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Dorothy Cheney, professor of biology at Penn, and Abraham Nitzan, professor of chemistry at Penn, have been elected members of the National Academy of Sciences.

Dr. Cheney’s research focuses on communication and social behavior in non-human primates. Since 1992, she has conducted long-term observational field studies of baboons in Botswana’s Okavango Delta, making insights into how social relationships and behavior relate to reproductive success. She has also studied vervet monkeys in Kenya and mountain gorillas in Rwanda.

Dr. Nitzan joined Penn’s faculty in July. His research focuses on theoretical aspects of chemical dynamics, the branch of chemistry that describes the nature of physical and chemical processes that underlie the progress of chemical reactions. In particular, his studies deal with chemical processes involving interactions between light and matter, chemical reactions in condensed phases and at interfaces, and transport phenomena in complex systems.

Joan Ockman: Graham Foundation Grant

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Joan Ockman, lecturer and Distinguished Senior Fellow in the department of architecture at PennDesign, received a Graham Foundation award in the category of publications for Architecture among Other Things, which gathers 25 essays and occasional pieces written by the author over the course of her career as an architectural critic, historian and educator. Treating a wide range of topics—from Tafuri to Times Square, Gehry to Ground Zero, the Seagram Building to the Seattle Library—the collection reflects on architecture’s adjacency to other things, on architecture as a thing, on the relationship between intellectual and material work, on the need for imagination and on the necessity of architectural criticism today. The Graham Foundation will award over $490,000 to support 63 outstanding projects.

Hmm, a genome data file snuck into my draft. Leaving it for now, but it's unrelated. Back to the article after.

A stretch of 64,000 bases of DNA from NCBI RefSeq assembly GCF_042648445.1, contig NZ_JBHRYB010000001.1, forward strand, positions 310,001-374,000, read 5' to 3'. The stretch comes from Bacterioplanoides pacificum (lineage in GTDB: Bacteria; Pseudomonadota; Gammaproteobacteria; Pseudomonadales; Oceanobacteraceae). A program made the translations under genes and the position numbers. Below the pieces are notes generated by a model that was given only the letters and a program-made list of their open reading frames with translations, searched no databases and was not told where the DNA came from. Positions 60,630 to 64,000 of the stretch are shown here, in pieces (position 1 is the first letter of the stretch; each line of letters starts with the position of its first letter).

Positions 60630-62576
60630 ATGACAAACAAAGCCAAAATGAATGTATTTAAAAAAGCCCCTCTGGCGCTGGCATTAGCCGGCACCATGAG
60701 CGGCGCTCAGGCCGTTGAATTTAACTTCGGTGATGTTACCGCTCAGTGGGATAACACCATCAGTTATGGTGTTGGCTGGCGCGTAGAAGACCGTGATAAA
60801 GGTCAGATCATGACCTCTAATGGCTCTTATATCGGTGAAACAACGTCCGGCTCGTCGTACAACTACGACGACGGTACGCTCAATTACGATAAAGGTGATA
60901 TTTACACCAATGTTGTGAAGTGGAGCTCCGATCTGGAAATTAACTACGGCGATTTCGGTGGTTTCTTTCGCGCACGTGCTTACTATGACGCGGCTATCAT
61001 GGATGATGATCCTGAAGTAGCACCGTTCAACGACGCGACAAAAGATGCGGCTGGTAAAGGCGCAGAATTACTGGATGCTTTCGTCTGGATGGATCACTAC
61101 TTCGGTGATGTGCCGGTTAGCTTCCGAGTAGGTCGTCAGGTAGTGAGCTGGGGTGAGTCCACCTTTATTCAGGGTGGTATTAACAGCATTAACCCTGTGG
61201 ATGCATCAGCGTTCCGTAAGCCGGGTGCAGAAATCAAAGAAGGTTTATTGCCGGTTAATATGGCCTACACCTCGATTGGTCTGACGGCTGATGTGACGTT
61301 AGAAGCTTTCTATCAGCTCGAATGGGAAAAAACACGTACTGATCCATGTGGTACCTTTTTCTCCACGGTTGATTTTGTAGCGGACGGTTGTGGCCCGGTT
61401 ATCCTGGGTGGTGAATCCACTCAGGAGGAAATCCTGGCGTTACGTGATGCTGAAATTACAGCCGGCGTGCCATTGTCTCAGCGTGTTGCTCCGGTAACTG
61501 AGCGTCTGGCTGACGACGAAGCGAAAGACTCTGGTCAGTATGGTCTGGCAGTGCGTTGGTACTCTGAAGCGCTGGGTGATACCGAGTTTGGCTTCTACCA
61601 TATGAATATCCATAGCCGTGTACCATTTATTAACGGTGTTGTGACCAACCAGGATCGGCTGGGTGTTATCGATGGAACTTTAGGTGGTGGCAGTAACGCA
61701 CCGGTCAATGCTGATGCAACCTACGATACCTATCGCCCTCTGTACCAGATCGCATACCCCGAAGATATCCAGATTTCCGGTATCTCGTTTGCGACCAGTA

George J. Pappas: Heilmeier Research Award

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George J. Pappas

George J. Pappas, Joseph Moore Professor and chair in the department of electrical and systems engineering, is the recipient of the 2014-2015 George H. Heilmeier Faculty Award for Excellence in Research for “fundamental contributions to embedded, hybrid and networked control systems.”

The Heilmeier Award honors a Penn Engineering faculty member whose work is scientifically meritorious and has high technological impact and visibility. Dr. Pappas’s current research interests include control theory and, in particular, hybrid systems, embedded and cyber-physical systems and hierarchical and distributed control systems, with applications to unmanned aerial vehicles, distributed robotics, green buildings and biomolecular networks.